One of the common methods of post-processing prints made with ABS is called Acetone Smoothing. Acetone smoothing is smoothing and eliminating layer lines by placing the print in an acetone mist. Nicely, doing so also leaves the print with a smooth and shiny surface.
Acetone dissolves ABS, so with reasonable care, you can let the mist start to dissolve the outermost layer of the print, smoothing out the layer lines before you remove the print. Of course, things can go wrong.
If you don’t leave the print in long enough, the layer lines will still be visible. Furthermore, if you leave it in too long, you can irreparably damage fine details or even the whole print.
Obviously, dissolving some of the material in a 3D print is going to change it somewhat. Especially for functional prints, one of the most important features that changes are the print’s strength. It’s well known that 3D prints are a lot stronger against forces trying to pull perpendicular to the layer lines of a print rather than parallel.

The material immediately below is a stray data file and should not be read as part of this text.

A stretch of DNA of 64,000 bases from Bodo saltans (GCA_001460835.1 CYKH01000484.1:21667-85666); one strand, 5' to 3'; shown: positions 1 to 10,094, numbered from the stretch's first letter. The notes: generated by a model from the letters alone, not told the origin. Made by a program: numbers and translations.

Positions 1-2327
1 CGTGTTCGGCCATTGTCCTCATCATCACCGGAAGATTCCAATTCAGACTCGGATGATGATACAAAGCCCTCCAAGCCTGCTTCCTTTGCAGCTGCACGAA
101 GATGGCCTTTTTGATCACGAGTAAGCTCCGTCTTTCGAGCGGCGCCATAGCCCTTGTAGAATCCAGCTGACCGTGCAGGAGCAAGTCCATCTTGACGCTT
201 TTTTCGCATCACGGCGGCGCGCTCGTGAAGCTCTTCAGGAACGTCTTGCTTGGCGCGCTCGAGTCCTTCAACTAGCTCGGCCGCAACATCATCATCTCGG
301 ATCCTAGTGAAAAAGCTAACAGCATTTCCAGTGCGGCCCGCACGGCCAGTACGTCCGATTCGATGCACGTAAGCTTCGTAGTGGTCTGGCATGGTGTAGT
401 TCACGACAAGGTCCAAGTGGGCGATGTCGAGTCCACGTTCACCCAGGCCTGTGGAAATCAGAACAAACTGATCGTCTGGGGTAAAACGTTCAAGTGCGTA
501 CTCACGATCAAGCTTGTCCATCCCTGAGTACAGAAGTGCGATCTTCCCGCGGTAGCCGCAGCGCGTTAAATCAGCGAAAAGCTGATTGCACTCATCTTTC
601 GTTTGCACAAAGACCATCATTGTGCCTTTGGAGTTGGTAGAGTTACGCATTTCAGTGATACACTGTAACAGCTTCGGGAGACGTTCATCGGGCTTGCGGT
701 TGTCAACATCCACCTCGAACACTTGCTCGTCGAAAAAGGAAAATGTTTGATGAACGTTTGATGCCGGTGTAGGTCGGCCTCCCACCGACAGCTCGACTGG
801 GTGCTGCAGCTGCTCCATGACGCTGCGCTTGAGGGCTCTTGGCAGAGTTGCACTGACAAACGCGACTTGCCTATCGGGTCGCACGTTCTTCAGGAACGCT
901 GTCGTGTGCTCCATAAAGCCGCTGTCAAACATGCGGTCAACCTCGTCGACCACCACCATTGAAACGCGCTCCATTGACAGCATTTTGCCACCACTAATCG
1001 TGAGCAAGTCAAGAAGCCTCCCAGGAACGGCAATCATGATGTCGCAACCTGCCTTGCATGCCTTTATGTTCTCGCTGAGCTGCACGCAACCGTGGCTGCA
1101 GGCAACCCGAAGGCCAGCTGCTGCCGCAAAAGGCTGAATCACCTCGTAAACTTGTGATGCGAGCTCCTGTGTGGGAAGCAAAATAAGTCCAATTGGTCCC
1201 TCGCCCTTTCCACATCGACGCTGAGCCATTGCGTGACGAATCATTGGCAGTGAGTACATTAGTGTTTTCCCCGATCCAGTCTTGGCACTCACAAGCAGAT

This is because perpendicular forces break each layer, while parallel forces are only trying to get layers to separate. The most extreme example would be a long stick. When printed vertically with a lot of small layers, it is straightforward to snap. If the same stick is printed horizontally, it is harder to break, as you have to snap the layers rather than break them apart.
Does Acetone Smoothing Affect the Strength of ABS?
It’s a common misconception that acetone smoothing outright increases the strength of ABS prints. This assumption is based on the fact that eliminating layer lines and having the resulting melted outer coating reharden reduces the stress concentrations of micro-cracks and layer lines. However, that isn’t the entire story. Practical research does actually confirm this to be the case.
Research performed by Michael Graham shows that acetone smoothing does indeed strengthen ABS parts by 31%. There’s a caveat though, this strength increase only applies perpendicular to the layer lines. Acetone-treated ABS prints are actually 9% weaker to forces parallel to the layer lines.
Acetone smoothing does indeed strengthen layer bonds by reducing stress points. It also weakens the material structure of the ABS, however, which is what causes the weakening to parallel forces. This knowledge can, however, help you take advantage of the directional strength increase. If you know that an ABS print will primarily face forces in a single axis, you can orient the print so that the layer lines are perpendicular to the expected forces.
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